Save the Waves is hosting a film festival Friday, November 12th in the historic Victoria Theatre in San Francisco.  The second annual festival will feature a live performance by My Peoples before the world premiere of Dave Rastovich’s film Transparent Sea followed by a screening of 180 South.  Transparent Sea follows Rastovich’s journey along the Australian coast drawing attention to endangered whales threatened by over fishing, hunting, and pollution.

Doors open Friday, November 12 at 7 pm.  Film screening begins at 8 pm. 21 and over.

To purchase tickets click here.

Last Saturday in Nagoya, Japan the United Nations finally passed a global treaty that will ensure the protection of world forests, coral reefs, and a multitude of other ecosystems threatened by human involvement.  Delegates from 193 countries agreed to take “effective and urgent” action to halt the destruction of Earth’s precious ecosystems.  The hope is within the next decade there will be significant improvements to endangered environments and a growing number of land and water preservation reserves.

After two weeks of heated debate, prompted by non-profit environmental organizations, the UN’s decision to strike an accord may be an indicator that nation leaders are at last acknowledging the fast depletion of Earth’s ecosystems.  Environmental groups such as Greenpeace have been pushing for dramatic changes to the way humans interact with the ocean.

Greenpeace commented on the UN’s treaty,  “Alarm bells have been ringing for decades, and developed nations have been hitting the snooze button by delaying both action on and funding for environmental protection.”  Greenpeace hopes to eventually preserve

40 percent of the oceans.  For now the treaty has committed to protecting 17 percent of land and 10 percent of oceans.  This decision is a significant advancement considering only 13 percent of land and one percent of oceans are currently under UN protection.

In his opening statements to the UN, Achin Steiner stated “This meeting is a part of the world’s efforts to address a very simple fact – we are destroying life on Earth.”  Although passing this new accord is by far the greatest proactive initiative towards conserving the environment the world has yet to witness, it is only a baby step in a long climb towards healing our planet.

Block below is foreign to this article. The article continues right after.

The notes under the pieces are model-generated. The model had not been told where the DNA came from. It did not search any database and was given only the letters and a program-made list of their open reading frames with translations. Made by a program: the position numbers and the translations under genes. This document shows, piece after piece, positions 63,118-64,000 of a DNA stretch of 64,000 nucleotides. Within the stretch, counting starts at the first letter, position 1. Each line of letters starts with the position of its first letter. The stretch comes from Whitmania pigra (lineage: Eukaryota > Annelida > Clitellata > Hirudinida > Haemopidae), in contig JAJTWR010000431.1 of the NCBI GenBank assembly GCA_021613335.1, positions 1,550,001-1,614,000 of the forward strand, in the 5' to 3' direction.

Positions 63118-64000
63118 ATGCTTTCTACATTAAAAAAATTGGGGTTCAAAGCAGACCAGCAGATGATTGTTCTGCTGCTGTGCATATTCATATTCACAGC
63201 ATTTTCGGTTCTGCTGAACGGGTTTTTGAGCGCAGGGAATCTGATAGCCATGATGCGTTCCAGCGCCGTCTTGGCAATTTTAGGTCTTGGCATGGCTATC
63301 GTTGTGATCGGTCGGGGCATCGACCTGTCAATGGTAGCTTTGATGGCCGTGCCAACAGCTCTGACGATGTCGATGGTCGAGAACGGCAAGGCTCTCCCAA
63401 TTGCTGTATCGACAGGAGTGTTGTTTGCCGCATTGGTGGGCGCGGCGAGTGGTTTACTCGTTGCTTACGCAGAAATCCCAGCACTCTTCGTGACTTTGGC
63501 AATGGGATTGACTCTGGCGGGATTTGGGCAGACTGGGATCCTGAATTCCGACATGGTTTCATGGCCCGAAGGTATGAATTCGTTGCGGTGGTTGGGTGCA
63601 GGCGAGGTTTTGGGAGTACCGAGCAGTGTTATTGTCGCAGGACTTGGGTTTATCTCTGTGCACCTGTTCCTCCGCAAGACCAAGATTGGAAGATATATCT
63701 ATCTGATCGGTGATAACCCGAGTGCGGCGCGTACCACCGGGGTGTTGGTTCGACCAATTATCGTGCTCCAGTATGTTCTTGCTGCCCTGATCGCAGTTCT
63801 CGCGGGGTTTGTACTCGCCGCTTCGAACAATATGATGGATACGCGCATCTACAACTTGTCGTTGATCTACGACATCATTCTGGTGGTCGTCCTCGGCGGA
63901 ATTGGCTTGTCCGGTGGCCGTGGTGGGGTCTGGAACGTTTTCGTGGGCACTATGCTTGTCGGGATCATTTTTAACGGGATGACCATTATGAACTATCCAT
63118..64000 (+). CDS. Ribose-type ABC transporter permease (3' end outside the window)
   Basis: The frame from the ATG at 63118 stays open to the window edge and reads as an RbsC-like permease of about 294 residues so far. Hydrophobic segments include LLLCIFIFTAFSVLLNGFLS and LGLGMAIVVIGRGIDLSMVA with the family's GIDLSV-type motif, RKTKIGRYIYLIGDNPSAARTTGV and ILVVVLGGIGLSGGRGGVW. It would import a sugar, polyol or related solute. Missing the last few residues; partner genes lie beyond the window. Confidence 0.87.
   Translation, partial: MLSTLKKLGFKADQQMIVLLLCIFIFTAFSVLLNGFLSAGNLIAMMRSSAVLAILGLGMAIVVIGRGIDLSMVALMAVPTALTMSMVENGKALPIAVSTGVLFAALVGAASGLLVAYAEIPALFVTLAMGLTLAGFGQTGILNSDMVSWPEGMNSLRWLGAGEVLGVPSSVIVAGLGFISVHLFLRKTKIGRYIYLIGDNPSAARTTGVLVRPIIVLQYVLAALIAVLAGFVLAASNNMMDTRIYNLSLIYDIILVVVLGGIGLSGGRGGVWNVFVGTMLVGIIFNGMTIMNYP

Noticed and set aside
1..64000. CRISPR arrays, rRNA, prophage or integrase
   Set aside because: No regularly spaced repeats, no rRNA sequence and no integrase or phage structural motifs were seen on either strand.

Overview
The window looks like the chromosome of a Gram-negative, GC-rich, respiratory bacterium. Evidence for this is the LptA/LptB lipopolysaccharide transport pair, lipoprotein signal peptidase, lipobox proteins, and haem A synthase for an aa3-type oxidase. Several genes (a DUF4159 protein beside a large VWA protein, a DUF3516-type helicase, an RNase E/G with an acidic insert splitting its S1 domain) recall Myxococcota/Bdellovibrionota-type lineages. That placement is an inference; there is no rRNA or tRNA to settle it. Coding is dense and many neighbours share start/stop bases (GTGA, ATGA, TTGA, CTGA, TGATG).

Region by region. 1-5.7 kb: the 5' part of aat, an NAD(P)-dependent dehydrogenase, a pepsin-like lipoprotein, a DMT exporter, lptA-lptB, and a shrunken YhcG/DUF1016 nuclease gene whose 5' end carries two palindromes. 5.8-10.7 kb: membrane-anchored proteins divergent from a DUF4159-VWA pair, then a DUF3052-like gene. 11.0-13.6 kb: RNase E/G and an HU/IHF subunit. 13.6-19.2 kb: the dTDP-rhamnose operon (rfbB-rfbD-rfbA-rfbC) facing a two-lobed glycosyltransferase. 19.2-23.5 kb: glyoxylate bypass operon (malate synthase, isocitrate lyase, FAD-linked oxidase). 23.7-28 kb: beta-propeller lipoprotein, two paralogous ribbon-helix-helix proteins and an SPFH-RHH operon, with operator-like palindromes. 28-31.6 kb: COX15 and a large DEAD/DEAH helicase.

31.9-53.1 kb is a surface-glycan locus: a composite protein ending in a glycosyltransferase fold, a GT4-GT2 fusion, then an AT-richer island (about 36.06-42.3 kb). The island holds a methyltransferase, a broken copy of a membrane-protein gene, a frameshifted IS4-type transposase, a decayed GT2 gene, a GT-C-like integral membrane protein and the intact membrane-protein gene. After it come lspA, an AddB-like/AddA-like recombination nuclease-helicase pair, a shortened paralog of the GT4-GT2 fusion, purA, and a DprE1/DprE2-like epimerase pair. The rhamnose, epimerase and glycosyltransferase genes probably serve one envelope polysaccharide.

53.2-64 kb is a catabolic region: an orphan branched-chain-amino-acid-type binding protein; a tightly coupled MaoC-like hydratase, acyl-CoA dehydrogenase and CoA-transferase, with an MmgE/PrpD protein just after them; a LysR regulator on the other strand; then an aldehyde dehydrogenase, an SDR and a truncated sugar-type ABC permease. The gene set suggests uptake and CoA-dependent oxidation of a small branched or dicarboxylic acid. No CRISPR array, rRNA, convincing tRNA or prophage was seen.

It’s difficult to believe that a force as tremendous as the ocean can be impacted by human pressures.  The state of our oceans have been rapidly worsening due to global climate change, coastal development, overfishing, and pollutants.

The EBM, Ecosystem-based Management plan, is a guide to changing the ways human influence effects coastal and marine life in order to restore the ocean to its’ natural state.  Organizations such as the Pew Oceans Commission, Compass, and the US Commission on Ocean Policy have called upon the US government to adopt EBM as a nationwide regulator.  The approach offers management plans and strategies to reform how humans co-exists and integrate with marine life.  A common misperception is that EBM will too aggressively restrict the way humans can interact with the ocean.  However many are unaware that EBM is already implemented key areas around the world  such as Chesapeake Bay, Florida Keys, Great Barrier Reef, Morro Bay, and the Gulf of California.

President Obama acknowledged the BP oil spill as a “stark reminder of how vulnerable our marine environments are.”  He has also been encouraging the National Ocean Council to use EMB as a regulatory plan to guide the US interaction with oceans. (LA Times)

According to yesterdays article “After the Spill“, featured in the NY Times,The House has passed a bill that would tighten environmental safeguards, require companies to furnish detailed response plans before receiving drilling permits, and reorganize the government to prevent to conflicts of interest that helped lead to the BP spill.”

Implementing EBM policies would not restrict human potential in coastal zones but limit the damages inflicted by our present way of living.

To learn more about EBM, check out Compass a group dedicated to “facilitate the communication of the newest science on these topics to policy-makers, managers, the media, and the other general public.  Their website offers insightful information about the current state of our oceans and steps we can take towards restoring healthier waters.

For suggestions on how to get involved and live by EBM policies, visit Seaweb.

Since launching in 2008, the Rip Curl Planet Foundation has donated over $313, 205 to environmental groups.  The foundation focuses on the preservation of surf breaks and funds educational and eco-design projects.  In 2006, Rip Curl Planet joined WWF to save coral reefs in French Polynesia.  The precious coral reefs that are vital to the balance and harmony in our oceans are threatened by pollution, overfishing, and the rise of sea temperatures.  WWF ‘s campaign based in New Caledonia has already resulted in listen 2/3 of the islands lagoon on Unesco’s World Heritage List.

Click here to visit the WWF’s US chapter website.